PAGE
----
We are on the train for Poland, a perfect time to catch up. Unless I spend too much time looking out the window. And we’re off, dead on time.
As promised here is a picture of “The right to be Lazy” a very agreeable concept.
On Thursday we went to the Altes Museum again to finish the upper floor of Etruscan and Roman antiquities.
A lot of Roman copies of Greek statutory, without Rome we would probably know next to nothing about Greece.
Next is the Pergamon, which has mainly Ancient Middle East and Islamic art. It is being renovated currently, in a huge programme which will go until 2019. The most renowned piece, the Ishtar gate is mostly visible, one side is being restored.
Ishtar gate, Pergamon
Assyrian prototype of Ezekiel’s vision
Another stunning exhibit is the reconstructed Roman era market gates from Miletus, currently in Turkey, but then Ionian Greece. I can’t even get it all in the photo.
Market gate, Miletus
Our last Museum Pass museum is the Berlin City Museum in the Ephriam palace. Their exhibitions change often and currently they are showing Berlin life between the wars. Called “Tanz auf dem Vulkan”, roughly Dancing on the Volcano, it depicts the Jazz age, sexual liberation, and libertinism, and the clashing political and social currents from 1919 to 1939. No photos allowed but here is the exterior of the stunning building.
Friday is our last full day, though we don’t leave until 3:50 on Saturday. We are going to one more museum, the Walter Gropius, which is showing art from the Wurth collection. It is only starting today,so we are lucky to catch it. The title is “Hockey to Holbein”, which seems a bit back to front, but reflects the collecting interests of Reinholt Wurth.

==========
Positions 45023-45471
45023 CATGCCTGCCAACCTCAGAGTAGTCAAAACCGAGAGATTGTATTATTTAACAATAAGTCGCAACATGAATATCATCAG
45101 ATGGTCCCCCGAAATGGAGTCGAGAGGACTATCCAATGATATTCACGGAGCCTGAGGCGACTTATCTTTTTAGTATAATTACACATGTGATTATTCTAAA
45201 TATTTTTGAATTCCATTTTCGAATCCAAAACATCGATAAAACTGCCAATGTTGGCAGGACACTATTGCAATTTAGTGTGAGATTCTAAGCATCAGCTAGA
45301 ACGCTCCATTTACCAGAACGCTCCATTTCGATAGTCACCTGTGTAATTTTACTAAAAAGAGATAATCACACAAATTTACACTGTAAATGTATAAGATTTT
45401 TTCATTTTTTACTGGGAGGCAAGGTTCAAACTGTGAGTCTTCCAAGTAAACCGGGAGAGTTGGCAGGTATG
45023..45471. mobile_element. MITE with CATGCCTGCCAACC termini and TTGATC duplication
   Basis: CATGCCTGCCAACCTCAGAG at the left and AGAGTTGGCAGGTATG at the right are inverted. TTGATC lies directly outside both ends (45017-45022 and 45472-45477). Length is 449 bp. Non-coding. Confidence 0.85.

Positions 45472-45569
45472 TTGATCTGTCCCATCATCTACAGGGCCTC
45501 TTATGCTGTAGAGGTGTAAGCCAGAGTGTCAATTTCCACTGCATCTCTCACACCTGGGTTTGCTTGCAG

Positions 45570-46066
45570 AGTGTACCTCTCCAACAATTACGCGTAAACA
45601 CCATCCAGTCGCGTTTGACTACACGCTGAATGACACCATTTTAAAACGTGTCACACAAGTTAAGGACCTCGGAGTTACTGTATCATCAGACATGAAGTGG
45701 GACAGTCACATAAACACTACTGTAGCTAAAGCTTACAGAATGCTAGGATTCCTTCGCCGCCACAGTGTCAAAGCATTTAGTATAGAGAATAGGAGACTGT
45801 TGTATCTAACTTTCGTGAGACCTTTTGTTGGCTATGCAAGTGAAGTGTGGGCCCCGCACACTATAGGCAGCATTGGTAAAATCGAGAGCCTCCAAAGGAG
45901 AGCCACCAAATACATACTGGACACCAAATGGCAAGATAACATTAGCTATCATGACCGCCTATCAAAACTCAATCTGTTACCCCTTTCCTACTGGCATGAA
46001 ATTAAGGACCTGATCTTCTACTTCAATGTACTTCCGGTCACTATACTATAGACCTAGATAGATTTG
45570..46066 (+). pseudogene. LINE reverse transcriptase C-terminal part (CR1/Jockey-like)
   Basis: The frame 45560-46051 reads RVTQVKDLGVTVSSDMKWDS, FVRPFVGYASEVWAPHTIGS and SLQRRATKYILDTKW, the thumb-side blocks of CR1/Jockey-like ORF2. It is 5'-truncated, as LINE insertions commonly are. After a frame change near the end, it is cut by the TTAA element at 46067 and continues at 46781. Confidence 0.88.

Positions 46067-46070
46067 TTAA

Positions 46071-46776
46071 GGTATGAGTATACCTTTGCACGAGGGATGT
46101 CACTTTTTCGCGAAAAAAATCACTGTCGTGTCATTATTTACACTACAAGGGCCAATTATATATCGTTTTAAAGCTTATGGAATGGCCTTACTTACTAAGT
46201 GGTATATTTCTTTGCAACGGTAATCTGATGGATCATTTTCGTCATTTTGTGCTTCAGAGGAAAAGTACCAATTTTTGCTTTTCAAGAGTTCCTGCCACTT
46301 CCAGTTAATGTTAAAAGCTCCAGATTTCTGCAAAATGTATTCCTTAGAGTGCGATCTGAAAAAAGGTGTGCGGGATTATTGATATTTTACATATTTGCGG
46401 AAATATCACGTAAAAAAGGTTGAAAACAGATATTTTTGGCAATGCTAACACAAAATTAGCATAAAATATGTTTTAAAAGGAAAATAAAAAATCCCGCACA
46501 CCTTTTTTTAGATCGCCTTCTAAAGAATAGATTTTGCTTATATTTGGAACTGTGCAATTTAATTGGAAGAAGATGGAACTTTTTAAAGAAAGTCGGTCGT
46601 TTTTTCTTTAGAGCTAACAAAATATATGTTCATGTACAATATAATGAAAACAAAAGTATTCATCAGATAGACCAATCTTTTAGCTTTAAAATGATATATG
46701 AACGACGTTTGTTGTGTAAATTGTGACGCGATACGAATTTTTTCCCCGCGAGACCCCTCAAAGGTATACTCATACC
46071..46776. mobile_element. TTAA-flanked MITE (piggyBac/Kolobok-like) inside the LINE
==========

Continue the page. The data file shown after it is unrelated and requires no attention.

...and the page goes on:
There are only a few of the 16th century artists beside Holbein there are some portraits by Cranach, however there is a good representation of early modern impressionist and expressionists, especially Max Liebermann and Max Beckmann. For me, the real highlights of the exhibition are works by Gerhard Richter, Anselm Keifer and, naturally, David Hockney.
The Keifer works especially are very powerful. One is called “From the larch wood the eagle flew into the blue”, a very large installation in three panels. The black trunks of the trees give the impression of a prison or fortress, while in front are tangled bunches of dried thorn bushes, making the woods even more inaccessible. High up on the middle panel is a small model aeroplane, which I suppose is the eagle, heading for the sky. But the eagle is a bird of prey, so the effect is not of freedom but added threat.
On Saturday, Thomas, our AirBNB host, is going to stay with his mother, and so is taking us to the railway station. Our train leaves from Ostbanhof (East station), and just across the road is the Eastside gallery, which is a long section of the wall which has been given over to artists to paint whatever they like. It is a fantastic riot of colour and graffiti and we have plenty of time to take it in as our train doesn’t leave until 3:50. Along the way is a panel by Gabriel Heimler, who now lives in Wellington.
PS. It’s been a long time between posts, but only because I we have been staying wit Servas hosts and talking a lot. Posting this on the train to Prague. More fro Poland next time.